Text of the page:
The Calgary Flames have lost three games in a row, scoring three goals and allowing 14. So, things aren’t going great right now.
Surely, the mailbag is chock full of cheer!
Sammy, Jarome Iginla is going into the Hall of Fame in November. Everything’s gonna be great.
According to Environment Canada, the sun is slated to rise in Calgary at around 7:37 a.m.
Well, because quite simply the alternatives probably aren’t that appealing to you. If you love hockey and want to cheer for a particular team, you’re likely to latch onto either the team in your local area or the one you grow up with, even if it sometimes is a painful experience.
I grew up as a fan of the Chicago Cubs, I know of what I speak. The team’s been atrocious more often than they’ve been watchable, but I love baseball and have gotten to see the careers of guys like Mark Grace, Ryne Sandberg, Sammy Sosa, Kerry Wood, Kris Bryant and many others.
From a more Flamesy perspective, the pain of the inconsistency of the Flames may be the price we all pay for Theo Fleury, Jarome Iginla, Miikka Kiprusoff, Johnny Gaudreau, and the other superlative players we’ve had the opportunity to see up-close over the past four decades of Calgary hockey.
Mark Giordano has described the club’s identity as “a checking team that can score.” Geoff Ward has frequently discussed the importance of defensive structure, as the club’s skill can’t really do anything without defensive structure preventing goals and getting them the puck.
Basically, they’re supposed to be a smart, structured checking team first and foremost, but they’re utterly lacking in their details and it’s causing them to lose. Frequently.
We got a variation of “what happens next?” questions and the short answer is… we’re not sure.
Back when Darryl Sutter was general manager, he explained the rotating series of head coaches being a result of his team being a hard group to coach. The Sutter Era Flames were a veteran bunch who had a way of doing things and the Flames went through four coaches – Sutter himself, Jim Playfair, Mike Keenan and Brent Sutter – before Darryl was turfed. The Sutter Era Flames habitually under-performed and eventually, the team had to be dismantled to realign with modern hockey.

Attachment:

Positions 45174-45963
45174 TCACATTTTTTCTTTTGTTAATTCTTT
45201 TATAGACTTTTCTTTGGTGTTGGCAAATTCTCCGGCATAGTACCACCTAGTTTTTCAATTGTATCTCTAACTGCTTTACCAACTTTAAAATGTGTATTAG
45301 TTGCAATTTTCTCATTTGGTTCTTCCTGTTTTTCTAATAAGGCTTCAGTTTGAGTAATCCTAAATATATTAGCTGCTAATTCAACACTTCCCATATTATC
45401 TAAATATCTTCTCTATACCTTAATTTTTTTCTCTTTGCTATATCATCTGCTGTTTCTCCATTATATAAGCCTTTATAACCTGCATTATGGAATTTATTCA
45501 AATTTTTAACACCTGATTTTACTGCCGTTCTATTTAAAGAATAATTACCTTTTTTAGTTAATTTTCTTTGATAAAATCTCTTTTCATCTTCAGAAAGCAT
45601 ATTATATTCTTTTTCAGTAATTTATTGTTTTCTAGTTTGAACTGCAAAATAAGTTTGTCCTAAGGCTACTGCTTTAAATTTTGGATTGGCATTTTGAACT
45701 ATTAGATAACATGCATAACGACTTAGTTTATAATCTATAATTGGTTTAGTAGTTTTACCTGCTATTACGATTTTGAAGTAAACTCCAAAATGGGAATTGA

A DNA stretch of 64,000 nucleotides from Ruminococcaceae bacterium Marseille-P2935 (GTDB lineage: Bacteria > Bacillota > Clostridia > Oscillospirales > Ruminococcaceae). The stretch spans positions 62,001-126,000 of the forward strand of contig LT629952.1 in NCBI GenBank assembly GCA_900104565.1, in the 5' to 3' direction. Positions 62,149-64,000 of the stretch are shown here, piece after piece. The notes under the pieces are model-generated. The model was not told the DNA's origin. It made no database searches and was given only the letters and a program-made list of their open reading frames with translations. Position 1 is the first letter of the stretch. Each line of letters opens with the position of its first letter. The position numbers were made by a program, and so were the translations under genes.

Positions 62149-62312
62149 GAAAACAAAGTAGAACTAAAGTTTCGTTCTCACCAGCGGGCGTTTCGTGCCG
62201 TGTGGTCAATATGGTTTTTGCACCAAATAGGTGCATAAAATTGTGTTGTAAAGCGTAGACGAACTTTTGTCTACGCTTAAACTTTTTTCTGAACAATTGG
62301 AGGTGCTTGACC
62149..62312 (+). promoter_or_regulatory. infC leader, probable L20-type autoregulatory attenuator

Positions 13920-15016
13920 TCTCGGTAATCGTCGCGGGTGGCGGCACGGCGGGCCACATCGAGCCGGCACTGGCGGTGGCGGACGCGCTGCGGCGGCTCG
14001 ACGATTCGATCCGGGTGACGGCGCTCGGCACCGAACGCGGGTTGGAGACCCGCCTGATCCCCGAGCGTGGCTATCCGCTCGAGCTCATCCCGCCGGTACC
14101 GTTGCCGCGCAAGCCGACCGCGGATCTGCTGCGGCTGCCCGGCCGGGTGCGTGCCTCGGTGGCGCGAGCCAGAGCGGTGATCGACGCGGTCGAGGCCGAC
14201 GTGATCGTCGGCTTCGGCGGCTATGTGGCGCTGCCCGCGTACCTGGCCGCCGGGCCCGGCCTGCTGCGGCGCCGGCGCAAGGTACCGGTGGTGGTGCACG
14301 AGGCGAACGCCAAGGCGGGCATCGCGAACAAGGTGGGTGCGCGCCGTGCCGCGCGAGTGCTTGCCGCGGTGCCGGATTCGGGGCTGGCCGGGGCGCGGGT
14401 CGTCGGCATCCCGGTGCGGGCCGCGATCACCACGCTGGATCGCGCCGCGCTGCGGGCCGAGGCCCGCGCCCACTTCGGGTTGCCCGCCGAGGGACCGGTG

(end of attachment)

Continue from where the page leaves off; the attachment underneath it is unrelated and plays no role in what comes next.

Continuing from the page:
If the problems we saw with the current Flames were unique to this team, a coaching change would be a logical solution – even if we ignore the quarantine requirements complicating replacing the existing staff or the economic challenges of paying Geoff Ward to exit so soon after paying Bill Peters and Glen Gulutzan to do the same. But the problems aren’t unique and given the tight cap situation and quarantine requirements, a big trade would be logistically challenging – and a small trade would be pointless.
This is a long way of saying that there’s no cavalry coming to fix this. The Flames – meaning the current coaching staff and players – need to fix this themselves or sink to the bottom of the (Scotia NHL) North Division.
One of the reasons I love hockey – love hockey – is because it’s a team game, with an emphasis on team. I love baseball, but you can buy a bunch of good players and they don’t really need to gel all that much to be a good team. But if you want to have a championship NHL team, you need good players who can play roles well, but all the pieces need to fit together properly and all snap into place at the right time, within the right system, to really get cooking. The ingredients and the whole dish need to be just right.
The Flames have some really good players. Maybe not great, but really good. For whatever reason, the ingredients just aren’t coming together and snapping into place. They almost did in 2018-19, but not quite.
A full rebuild is probably throwing the baby out with the bathwater, but maybe it’s time (or will be after this season) to figure out what ingredients aren’t working (and why) and make some changes. Throwing out everything is probably overkill, and not prudent given how many good young pieces are still in place.
I think it’s UnderArmor, but I don’t know for sure. He goes through a few per season.
Honestly, it probably makes all the players a bit stir-crazy because they can’t go out and blow off steam. But that’s not unique to the Flames, it’s happening to everybody. (See also: short training camps and no pre-season – everyone has to deal with that, not just Calgary.)
To be honest, it may be part philosophy and part force of habit. When the bulk of current ownership came in, the Canadian dollar was in the tank and the team found ways to operate efficiently from a financial standpoint. After the salary cap came in, they were required to spend between the salary floor and ceiling on players. With the exchange rate being not great, the Flames have consistently been spending to the cap ceiling (and sometimes above). They absolutely cannot be accused of cheaping out on players, because they have done the opposite. But their budgetary and cash-flow situation – related to the damn exchange rate – has likely fuelled a team philosophy that they want to keep the money on the ice, so perhaps that’s why they have seemingly spent less on coaches.
(There’s also some analytical evidence that only the really expensive, really good coaches make a measurable difference on team performance, so perhaps the thinking is that they don’t want to go to the trouble of overspending on a coach if it won’t move the needle for team success all that much.)